The example was taken from an interview for an Arabic TV station, which could be considered a conversation with the reporter.  In the 2001 videotape, Abu Guaith had already given the full name of bin Laden in third person reference - it was not necessary for bin Laden to repeat in that instance.

You requested a previous example of bin Laden referring to himself in third person.  I provided that.  I think the reasons you give above for rejecting the example are perhaps a little picky, setting a new and unreasonable standard to match precisely.  


View PostbooNyzarC, on 21 October 2011 - 02:44 PM, said:

You acknowledge that bin Laden had foreknowledge, but at the same time interpret his statement of "He did not know about the operation," as a denial of foreknowledge.

You don't see a problem with this?

Beyond the obvious use of conversational language and visual cues that I've pointed out previously, which more than suggests that bin Laden is referring to "He (Abu Guaith)", you don't see this direct contradiction in your interpretation?  Either he had foreknowledge or he didn't.
It is apparent bin Laden knew there was an operation.  It is not apparent that bin Laden knew all of the specifics, such as the precise time it would take place, i.e. until he was told in Abu Guaith’s premonition, or heard it on radio in real life, he did not know the attack had occurred.  I don’t see a problem or contradiction in this

Anyhow, I think time to let this one go.  I agree the interpretation you gave is possible and this particular denial of bin Laden is not so clear as I first thought.  It is not greatly important considering the previous two denials I quoted in post #384.

Operation Northwoods was a 1962 plan by the US Department of Defense to cause acts of violence, blamed on Cuba, in order to generate U.S. public support for military action against the Cuban government. The plan called for various false flag actions, such as staged terrorist attacks and plane hijackings, on U.S. and Cuban soil.

#394    Q24

Q24

    Government Agent

  • Member
  • 3,924 posts
  • Joined:12 Oct 2006

Posted 21 October 2011 - 07:24 PM

View PostbooNyzarC, on 21 October 2011 - 02:59 PM, said:

Did I ever say that this would produce a "guilty" verdict?  I don't recall saying that.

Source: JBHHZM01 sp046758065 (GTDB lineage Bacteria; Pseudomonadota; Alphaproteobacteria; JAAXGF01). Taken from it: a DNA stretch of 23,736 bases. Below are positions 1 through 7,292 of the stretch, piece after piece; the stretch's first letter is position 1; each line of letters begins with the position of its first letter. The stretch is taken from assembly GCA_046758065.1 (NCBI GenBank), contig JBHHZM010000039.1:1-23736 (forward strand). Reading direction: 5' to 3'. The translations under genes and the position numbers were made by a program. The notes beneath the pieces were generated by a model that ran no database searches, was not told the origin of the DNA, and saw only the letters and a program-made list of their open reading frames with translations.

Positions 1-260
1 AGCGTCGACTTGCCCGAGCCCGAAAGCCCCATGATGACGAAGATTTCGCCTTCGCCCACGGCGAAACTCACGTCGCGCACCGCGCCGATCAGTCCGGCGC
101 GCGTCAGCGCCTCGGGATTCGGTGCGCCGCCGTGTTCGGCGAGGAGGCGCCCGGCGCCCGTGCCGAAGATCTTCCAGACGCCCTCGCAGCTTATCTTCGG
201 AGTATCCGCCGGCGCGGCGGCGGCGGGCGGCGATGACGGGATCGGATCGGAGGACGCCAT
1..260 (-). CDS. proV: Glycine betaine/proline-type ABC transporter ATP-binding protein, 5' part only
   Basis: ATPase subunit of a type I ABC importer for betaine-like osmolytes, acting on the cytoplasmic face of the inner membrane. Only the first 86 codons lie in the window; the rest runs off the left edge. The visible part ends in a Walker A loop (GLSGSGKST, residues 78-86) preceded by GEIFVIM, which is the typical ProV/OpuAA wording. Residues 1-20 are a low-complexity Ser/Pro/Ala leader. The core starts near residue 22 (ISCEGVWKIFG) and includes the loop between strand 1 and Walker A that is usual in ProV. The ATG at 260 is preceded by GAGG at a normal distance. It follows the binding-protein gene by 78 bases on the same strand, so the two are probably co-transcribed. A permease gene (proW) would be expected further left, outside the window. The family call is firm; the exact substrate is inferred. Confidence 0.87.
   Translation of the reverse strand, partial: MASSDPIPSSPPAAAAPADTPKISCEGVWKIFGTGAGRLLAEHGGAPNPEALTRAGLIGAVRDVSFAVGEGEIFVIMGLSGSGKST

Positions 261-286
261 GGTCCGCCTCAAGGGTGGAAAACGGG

Are you saying bin Laden might receive a “not guilty” verdict on the charge of mastermind and director?


View PostbooNyzarC, on 21 October 2011 - 02:59 PM, said:

I'm not ignoring anything here.  We have been discussing the 2001 and 2004 videos, specifically bin Laden's statements in those videos.  I'm merely staying on topic with the current discussion.
I think it is on-topic to discuss those who are promoting, misinterpreting and using those videotapes in support of their ideologies.  It is known Rumsfeld, Wolfowitz and Cheney lied about the Soviet threat level in the 1970s, lied about the WMD threat existence in 2003, lied about the Iranian nuclear threat potential more recently (I hadn’t even got to that one yet)… the logical conclusion is that they might have lied about the bin Laden/Al Qaeda threat also, if it suited, which it did.


View PostbooNyzarC, on 21 October 2011 - 02:59 PM, said:

Did I ever say that it is not possible?  I don't recall saying that.  We've been discussing the words of bin Laden.  Does bin Laden ever claim that the idea came from some intelligence cell?
Are you saying it is possible that some intelligence cell presented the operation to bin Laden for their own purposes?

Bin Laden did suggest the 9/11 operation was that of an external/intelligence cell: -

The United States should try to trace the perpetrators of these attacks within itself; the people who are a part of the U.S. system, but are dissenting against it.  Or those who are working for some other system; persons who want to make the present century as a century of conflict between Islam and Christianity so that their own civilization, nation, country, or ideology could survive.  They can be any one, from Russia to Israel and from India to Serbia.  In the U.S. itself, there are dozens of well-organized and well-equipped groups, which are capable of causing a large-scale destruction. Then you cannot forget the American Jews, who are annoyed with President Bush ever since the elections in Florida and want to avenge him.  Then there are intelligence agencies in the U.S., which require billions of dollars worth of funds from the Congress and the government every year.  This [funding issue] was not a big problem till the existence of the former Soviet Union but after that the budget of these agencies has been in danger. They needed an enemy.  So, they first started propaganda against Usama and Taliban and then this incident happened.
~bin Laden interview with Karachi Ummat, 28 Sep 2001


To be honest, I don’t think bin Laden knew what had happened.

He knew people had come to him willing to perform this operation, but was he expecting the Pentagon to be hit?  Did he really expect the towers would collapse (I know he claimed this with hindsight, but did he really expect it)?  Did he expect the further hijacking of Flight 93?  Or did the whole event end up bigger and more widespread than he knew was coming?  Would he have agreed to support it?  He had supported only sporadic and relatively small-scale action on Middle Eastern soil before.  Is this initial shock of his why he is suggesting that some other group must be involved?